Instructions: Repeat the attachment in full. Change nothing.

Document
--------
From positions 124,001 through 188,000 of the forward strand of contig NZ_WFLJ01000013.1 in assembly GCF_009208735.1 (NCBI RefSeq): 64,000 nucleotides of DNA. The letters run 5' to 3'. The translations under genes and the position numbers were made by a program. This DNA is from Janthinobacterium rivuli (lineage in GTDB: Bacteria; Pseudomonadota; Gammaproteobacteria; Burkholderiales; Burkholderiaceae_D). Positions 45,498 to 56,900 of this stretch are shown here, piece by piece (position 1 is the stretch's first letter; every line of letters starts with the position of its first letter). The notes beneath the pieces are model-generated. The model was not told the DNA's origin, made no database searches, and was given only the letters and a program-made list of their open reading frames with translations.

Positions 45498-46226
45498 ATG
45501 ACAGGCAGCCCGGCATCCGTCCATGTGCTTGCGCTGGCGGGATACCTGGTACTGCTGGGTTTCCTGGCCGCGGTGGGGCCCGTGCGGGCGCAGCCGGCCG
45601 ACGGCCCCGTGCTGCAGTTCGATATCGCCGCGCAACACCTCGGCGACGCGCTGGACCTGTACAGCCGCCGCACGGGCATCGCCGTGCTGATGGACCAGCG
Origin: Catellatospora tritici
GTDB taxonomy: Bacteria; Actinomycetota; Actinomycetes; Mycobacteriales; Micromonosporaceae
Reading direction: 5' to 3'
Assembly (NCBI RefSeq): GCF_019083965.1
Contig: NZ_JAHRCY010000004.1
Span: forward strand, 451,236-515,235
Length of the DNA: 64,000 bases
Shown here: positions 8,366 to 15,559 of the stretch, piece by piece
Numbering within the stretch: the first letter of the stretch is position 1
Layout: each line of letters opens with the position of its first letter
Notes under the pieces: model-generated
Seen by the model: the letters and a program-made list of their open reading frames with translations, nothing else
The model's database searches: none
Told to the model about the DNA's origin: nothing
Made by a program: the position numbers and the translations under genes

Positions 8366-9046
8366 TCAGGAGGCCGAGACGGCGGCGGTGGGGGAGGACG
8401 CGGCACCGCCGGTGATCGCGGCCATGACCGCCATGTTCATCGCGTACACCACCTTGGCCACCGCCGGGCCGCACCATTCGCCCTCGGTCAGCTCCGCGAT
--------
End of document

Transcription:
From positions 124,001 through 188,000 of the forward strand of contig NZ_WFLJ01000013.1 in assembly GCF_009208735.1 (NCBI RefSeq): 64,000 nucleotides of DNA. The letters run 5' to 3'. The translations under genes and the position numbers were made by a program. This DNA is from Janthinobacterium rivuli (lineage in GTDB: Bacteria; Pseudomonadota; Gammaproteobacteria; Burkholderiales; Burkholderiaceae_D). Positions 45,498 to 56,900 of this stretch are shown here, piece by piece (position 1 is the stretch's first letter; every line of letters starts with the position of its first letter). The notes beneath the pieces are model-generated. The model was not told the DNA's origin, made no database searches, and was given only the letters and a program-made list of their open reading frames with translations.

Positions 45498-46226
45498 ATG
45501 ACAGGCAGCCCGGCATCCGTCCATGTGCTTGCGCTGGCGGGATACCTGGTACTGCTGGGTTTCCTGGCCGCGGTGGGGCCCGTGCGGGCGCAGCCGGCCG
45601 ACGGCCCCGTGCTGCAGTTCGATATCGCCGCGCAACACCTCGGCGACGCGCTGGACCTGTACAGCCGCCGCACGGGCATCGCCGTGCTGATGGACCAGCG
Origin: Catellatospora tritici
GTDB taxonomy: Bacteria; Actinomycetota; Actinomycetes; Mycobacteriales; Micromonosporaceae
Reading direction: 5' to 3'
Assembly (NCBI RefSeq): GCF_019083965.1
Contig: NZ_JAHRCY010000004.1
Span: forward strand, 451,236-515,235
Length of the DNA: 64,000 bases
Shown here: positions 8,366 to 15,559 of the stretch, piece by piece
Numbering within the stretch: the first letter of the stretch is position 1
Layout: each line of letters opens with the position of its first letter
Notes under the pieces: model-generated
Seen by the model: the letters and a program-made list of their open reading frames with translations, nothing else
The model's database searches: none
Told to the model about the DNA's origin: nothing
Made by a program: the position numbers and the translations under genes

Positions 8366-9046
8366 TCAGGAGGCCGAGACGGCGGCGGTGGGGGAGGACG
8401 CGGCACCGCCGGTGATCGCGGCCATGACCGCCATGTTCATCGCGTACACCACCTTGGCCACCGCCGGGCCGCACCATTCGCCCTCGGTCAGCTCCGCGAT